A U.N. expert investigating drone strikes, Ben Emmerson, said earlier this month that the Pakistani Foreign Ministry told him that at least 400 civilians have been killed by the attacks in the country since they started in 2004.
Emmerson called on the government to explain the apparent discrepancy, saying the figures provided by the Foreign Ministry since 2004 indicated a much higher percentage of civilian casualties.
"If the true figures for civilian deaths are significantly lower, then it is important that this should now be made clear, and the apparent discrepancy explained," Emmerson said in an email.
The Bureau of Investigative Journalism, based in London, has estimated that drones have killed at least 300 civilians in Pakistan since 2008, while the Washington-based New America Foundation put the figure at 185. These estimates are often compiled based on media reports about the attacks.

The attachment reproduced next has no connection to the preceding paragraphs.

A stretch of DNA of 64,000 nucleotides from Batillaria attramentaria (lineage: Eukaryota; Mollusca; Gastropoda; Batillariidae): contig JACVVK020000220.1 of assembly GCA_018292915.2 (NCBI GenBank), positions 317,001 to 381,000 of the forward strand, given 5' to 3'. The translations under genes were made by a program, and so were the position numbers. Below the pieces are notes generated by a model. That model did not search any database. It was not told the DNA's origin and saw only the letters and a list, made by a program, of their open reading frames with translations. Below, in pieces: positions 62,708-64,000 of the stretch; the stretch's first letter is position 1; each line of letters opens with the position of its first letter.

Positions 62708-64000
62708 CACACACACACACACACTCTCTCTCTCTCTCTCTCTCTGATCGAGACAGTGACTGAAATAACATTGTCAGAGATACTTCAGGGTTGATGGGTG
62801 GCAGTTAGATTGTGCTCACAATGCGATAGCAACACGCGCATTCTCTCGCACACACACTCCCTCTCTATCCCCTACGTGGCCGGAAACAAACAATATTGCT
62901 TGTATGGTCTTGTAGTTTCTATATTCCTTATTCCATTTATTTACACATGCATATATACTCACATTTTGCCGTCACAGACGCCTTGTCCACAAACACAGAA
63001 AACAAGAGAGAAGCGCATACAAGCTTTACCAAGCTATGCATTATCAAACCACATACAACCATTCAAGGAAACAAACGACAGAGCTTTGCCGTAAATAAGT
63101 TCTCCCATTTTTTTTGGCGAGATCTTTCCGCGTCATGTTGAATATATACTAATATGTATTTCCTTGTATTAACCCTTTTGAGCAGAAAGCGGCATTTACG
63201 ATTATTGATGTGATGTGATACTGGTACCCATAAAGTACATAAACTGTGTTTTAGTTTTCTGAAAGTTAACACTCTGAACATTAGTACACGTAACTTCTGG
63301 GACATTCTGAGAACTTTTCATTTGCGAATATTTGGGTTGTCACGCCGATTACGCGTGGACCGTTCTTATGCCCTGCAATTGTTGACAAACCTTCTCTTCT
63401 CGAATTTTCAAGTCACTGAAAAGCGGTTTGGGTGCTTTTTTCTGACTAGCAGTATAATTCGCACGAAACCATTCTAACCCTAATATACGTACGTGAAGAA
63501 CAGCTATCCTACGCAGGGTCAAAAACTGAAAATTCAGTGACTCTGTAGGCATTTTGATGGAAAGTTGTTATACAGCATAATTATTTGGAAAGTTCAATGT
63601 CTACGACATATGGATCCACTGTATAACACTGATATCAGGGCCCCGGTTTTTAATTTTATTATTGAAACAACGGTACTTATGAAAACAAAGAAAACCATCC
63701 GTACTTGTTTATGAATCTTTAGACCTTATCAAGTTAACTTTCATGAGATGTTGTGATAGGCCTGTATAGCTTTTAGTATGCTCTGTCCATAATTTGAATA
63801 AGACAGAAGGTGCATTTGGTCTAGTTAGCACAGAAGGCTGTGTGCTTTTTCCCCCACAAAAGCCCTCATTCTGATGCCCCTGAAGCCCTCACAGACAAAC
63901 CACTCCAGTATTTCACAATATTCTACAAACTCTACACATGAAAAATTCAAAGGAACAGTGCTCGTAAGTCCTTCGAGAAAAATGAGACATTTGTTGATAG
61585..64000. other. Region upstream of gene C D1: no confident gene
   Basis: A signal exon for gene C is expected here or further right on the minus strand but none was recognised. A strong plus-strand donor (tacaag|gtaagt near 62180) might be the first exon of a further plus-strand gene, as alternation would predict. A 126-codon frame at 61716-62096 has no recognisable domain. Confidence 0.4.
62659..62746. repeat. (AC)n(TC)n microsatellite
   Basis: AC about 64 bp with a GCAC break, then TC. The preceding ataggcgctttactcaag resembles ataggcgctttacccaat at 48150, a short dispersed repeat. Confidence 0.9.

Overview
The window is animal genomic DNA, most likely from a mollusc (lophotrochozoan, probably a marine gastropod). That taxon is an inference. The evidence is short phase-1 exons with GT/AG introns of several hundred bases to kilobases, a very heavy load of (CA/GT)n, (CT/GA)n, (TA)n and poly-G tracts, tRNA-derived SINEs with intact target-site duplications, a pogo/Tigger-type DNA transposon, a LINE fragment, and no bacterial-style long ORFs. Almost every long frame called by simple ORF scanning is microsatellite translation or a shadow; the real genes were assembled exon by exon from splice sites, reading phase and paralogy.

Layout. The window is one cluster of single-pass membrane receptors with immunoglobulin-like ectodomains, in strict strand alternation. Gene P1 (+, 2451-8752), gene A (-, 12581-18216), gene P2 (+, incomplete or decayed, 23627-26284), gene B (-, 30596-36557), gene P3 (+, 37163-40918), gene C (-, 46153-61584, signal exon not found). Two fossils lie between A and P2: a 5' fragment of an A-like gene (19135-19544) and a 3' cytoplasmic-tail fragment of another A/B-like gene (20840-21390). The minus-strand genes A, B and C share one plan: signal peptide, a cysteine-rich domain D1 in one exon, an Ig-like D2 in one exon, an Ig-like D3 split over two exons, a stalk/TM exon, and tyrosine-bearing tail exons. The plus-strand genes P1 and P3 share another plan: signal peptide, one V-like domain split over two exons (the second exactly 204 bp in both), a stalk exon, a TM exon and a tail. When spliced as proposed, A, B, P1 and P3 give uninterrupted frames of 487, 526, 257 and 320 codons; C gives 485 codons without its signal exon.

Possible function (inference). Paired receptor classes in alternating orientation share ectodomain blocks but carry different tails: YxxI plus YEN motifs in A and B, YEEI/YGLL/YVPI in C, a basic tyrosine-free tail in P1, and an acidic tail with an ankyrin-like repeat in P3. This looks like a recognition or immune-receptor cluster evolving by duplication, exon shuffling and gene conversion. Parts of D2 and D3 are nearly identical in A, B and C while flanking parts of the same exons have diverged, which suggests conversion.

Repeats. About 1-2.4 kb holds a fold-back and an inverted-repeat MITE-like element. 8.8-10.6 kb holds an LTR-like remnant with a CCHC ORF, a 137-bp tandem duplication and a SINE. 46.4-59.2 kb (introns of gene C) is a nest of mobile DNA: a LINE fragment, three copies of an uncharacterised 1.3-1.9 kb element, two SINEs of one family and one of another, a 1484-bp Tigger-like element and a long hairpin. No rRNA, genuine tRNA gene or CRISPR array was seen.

Pakistan's overall death toll is lower than some other totals, although not to the same degree as its figure for civilians. The New America Foundation registered 2,651 people killed in the same period, while the Long War Journal website has 2,493.
The danger of traveling to the remote tribal region targeted by the strikes makes it difficult to compile an accurate number of civilian casualties.
The U.S. rarely speaks publicly about the CIA-run drone program in Pakistan because it is classified. But some American officials have insisted that the strikes have killed very few civilians and that estimates from the Pakistani government and independent organizations are exaggerated.